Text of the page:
The things of divinity not only concern ministers, but are of infinite importance to all Christians. It is not with the doctrines of divinity as it is with the doctrines of philosophy and other sciences. These last are generally speculative points, which are of little concern in human life; and it very little alters the case as to our temporal or spiritual interests, whether we know them or not. Philosophers differ about them, some being of one opinion, and others of another. And while they are engaged in warm disputes about them, others may well leave them to dispute among themselves, without troubling their heads much about them; it being of little concern to them whether the one or the other be in the right.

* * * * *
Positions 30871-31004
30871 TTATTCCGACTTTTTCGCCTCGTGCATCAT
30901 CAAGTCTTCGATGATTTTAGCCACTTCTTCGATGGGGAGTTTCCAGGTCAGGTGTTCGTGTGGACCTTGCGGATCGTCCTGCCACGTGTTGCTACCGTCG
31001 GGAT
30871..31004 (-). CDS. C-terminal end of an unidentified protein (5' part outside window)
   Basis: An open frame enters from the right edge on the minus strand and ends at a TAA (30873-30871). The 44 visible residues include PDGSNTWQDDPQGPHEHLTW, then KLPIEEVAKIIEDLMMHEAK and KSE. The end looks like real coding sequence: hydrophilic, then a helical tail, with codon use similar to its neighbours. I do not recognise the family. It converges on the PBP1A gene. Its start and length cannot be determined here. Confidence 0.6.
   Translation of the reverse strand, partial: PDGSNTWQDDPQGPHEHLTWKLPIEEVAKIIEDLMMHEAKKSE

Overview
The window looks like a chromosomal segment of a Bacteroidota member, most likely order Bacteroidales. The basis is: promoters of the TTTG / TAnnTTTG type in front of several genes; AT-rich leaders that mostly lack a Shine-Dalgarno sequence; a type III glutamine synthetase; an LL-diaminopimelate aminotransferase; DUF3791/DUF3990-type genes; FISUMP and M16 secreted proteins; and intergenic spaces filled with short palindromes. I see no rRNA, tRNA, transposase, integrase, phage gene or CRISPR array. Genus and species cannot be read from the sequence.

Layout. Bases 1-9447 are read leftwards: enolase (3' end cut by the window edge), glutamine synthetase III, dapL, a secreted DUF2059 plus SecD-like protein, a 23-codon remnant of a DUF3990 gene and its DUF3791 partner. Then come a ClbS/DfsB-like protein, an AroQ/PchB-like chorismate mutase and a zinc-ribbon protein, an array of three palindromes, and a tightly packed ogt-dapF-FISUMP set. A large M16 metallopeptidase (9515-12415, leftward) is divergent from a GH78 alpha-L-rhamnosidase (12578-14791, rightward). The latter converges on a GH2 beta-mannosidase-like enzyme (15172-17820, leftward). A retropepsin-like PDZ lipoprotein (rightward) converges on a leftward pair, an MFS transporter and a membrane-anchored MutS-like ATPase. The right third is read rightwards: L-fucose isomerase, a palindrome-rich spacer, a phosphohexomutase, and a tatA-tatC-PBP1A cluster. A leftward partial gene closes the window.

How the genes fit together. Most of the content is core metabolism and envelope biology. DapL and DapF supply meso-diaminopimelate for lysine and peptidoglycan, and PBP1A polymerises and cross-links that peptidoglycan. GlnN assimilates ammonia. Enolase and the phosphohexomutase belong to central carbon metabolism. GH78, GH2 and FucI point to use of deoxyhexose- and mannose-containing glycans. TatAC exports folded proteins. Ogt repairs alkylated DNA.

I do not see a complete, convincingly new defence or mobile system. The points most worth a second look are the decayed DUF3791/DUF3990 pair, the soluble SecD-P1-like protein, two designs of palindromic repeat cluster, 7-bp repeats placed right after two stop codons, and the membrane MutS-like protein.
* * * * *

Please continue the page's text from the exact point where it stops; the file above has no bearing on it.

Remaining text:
But it is not thus in matters of divinity. The doctrines of this nearly concern everyone. They are about those things which relate to every man's eternal salvation and happiness.
—Jonathan Edwards, Sermons and Discourses 1739–1742 (vol. 22 in the Works of Jonathan Edwards; ed. Harry S. Stout; New Haven: Yale University, 2003), 92.